New Year, rabbit abandonment cases, which pose the biggest
problem, increased to 11.
And it is not just your common breeds of animals that
have been abandoned.
The women have in their care a pedigree breed of rabbit
known as a mini-lop.
They found it wandering around the centre's carpark
on National Day last year.
According to them, a rabbit of this breed would be
sold for at least $300 in pet shops.
What is more worrying for them, though, is that sick
rabbits have also been dumped into the rabbit enclosure
at Farmart's animal corner.
Said Miss Chin, 47: 'The sick rabbits with communicable
diseases such as mange are just thrown in with the rest
of our rabbits in the middle of the night.
'By the time we get there in the morning, some of our
healthy rabbits already show symptoms of the disease
Whenever this happens, the two pet shop owners have
no choice but to dip into their own pockets to pay for
the rabbits' treatment fee by the vet's.
And even when the animals dumped don't have communicable
diseases, they would usually be thin and weak.
Miss Chin said: 'They were just so pitiful. We felt
sad when we looked at them. That's why we took them
in on our own expense.'
Besides pets abandoned in the centre's compound, the
two women have had pet owners turning up at their doorstep
to give up their pets to E Pet Stop.
The most common reasons cited by the pet owners are
lack of time, work commitments, children and pets not
getting along, and the inability to cope with pets who
breed and increase in numbers.
Despite the lack of space and funds, the two women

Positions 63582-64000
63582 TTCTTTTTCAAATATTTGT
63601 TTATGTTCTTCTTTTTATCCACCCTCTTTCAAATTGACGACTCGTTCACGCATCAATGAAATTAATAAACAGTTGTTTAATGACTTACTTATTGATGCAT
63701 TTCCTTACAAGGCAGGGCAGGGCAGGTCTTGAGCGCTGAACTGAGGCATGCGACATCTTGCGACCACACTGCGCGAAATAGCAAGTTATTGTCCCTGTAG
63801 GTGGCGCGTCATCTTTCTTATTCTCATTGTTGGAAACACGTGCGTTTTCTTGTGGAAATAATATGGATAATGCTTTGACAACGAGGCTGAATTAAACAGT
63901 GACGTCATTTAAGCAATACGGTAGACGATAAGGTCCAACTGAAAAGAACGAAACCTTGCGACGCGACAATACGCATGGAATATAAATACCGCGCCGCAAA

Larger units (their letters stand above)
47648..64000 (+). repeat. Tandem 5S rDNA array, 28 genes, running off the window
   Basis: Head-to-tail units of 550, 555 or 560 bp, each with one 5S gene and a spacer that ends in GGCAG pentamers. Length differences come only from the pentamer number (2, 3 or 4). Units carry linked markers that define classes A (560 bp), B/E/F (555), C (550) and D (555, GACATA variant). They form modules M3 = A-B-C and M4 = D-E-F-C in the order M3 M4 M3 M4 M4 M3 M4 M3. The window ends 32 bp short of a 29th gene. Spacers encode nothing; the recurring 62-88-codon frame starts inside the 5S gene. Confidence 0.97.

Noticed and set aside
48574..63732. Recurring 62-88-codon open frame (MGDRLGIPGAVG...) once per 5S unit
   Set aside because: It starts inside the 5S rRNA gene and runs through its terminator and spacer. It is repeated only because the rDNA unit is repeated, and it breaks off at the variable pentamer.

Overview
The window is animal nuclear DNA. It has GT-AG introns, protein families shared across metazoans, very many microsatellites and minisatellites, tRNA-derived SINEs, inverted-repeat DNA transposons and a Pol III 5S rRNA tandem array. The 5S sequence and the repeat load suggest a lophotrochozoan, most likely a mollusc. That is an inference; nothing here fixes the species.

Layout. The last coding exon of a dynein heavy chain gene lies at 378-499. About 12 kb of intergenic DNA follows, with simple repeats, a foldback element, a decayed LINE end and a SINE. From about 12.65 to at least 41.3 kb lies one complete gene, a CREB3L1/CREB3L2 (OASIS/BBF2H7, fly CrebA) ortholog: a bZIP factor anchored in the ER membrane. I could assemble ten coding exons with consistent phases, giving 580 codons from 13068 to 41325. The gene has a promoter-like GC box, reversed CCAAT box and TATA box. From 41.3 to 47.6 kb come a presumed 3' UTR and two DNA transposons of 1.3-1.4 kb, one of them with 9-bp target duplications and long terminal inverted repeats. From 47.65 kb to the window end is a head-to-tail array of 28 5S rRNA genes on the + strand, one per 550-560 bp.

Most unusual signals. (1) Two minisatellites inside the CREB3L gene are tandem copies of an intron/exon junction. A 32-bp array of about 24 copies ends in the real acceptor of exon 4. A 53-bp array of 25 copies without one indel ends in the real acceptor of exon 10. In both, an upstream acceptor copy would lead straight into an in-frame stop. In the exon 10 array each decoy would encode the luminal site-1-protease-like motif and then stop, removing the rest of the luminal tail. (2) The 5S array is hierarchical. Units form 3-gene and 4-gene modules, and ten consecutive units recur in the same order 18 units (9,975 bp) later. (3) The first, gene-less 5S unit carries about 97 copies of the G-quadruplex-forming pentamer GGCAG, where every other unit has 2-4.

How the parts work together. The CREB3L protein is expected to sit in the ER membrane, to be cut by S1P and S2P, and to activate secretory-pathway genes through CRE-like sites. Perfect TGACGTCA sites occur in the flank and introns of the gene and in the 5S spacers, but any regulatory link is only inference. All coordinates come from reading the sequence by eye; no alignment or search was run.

take in the unwanted pets as long as they are healthy.
Said Miss Ong, 26: 'How could we turn them away? If
we did, they might have been set free to roam. Then
their lives would have been in danger.' The abandon
pets are put up for adoption. The donation of an adoption
fee is optional.
While most kittens are adopted within one to two weeks,
only an average of one rabbit is adopted each month.
E Pet Stop estimated that it has 20 rabbits up for
Both pet shop owners also make sure that adopters are
thoroughly informed of the temperaments and needs of
the animal they're adopting.
And even though they have been taking in unwanted pets,
the two women find the reasons offered by pet owners
for giving up their pets inexcusable.
Said Miss Ong: 'I would like to appeal to pet owners
to bear in mind that owning a pet is a lifetime commitment.'
Miss Chin added: 'And even though pets can bring an
endless amount of joy and happiness, potential pet owners
should research and consider all the factors carefully
before getting a pet.'
Judging from the number of pets being given up and
waiting to be adopted, Singapore may soon need counselling
for potential pet owners.
Jail, fine for people who abandon pets
PEOPLE who abandon pets will be dealt with severely.
Mr Madhavan Kannan, head of Agri-Food and Veterinary
Authority's Centre for Animal Welfare and Control, told
The New Paper that it is an offence to abandon a pet.
The penalty is up to 12 months in jail or up to a $10,000
fine or both.
He added that AVA was not aware of the pet abandonment
problem at Farmart Centre, but it would send officers
down to check.
When asked why they had not contacted the AVA about
the problem at Farmart Centre, both Miss Pauline Chin
and Miss Julie Ong said they were keeping that option
Likewise, Farmart Centre's Mr David Ong said the centre
had not found the problem significant enough to approach
AVA for help.
Farmart Centre would only consider the problem significant
if animals were being abandoned every weekend.
Farmart Centre's public relations manager Ms Evangeline
Tan, 30, said the centre had erected an anti-dumping
sign next to its animal corner in November last year
to discourage pet dumping.
Mr Madhavan also said that Farmart Centre can inform
AVA and give details of known cases.
AVA would then discuss the matter with Farmart Centre
to see how to catch the offenders and deter such activity.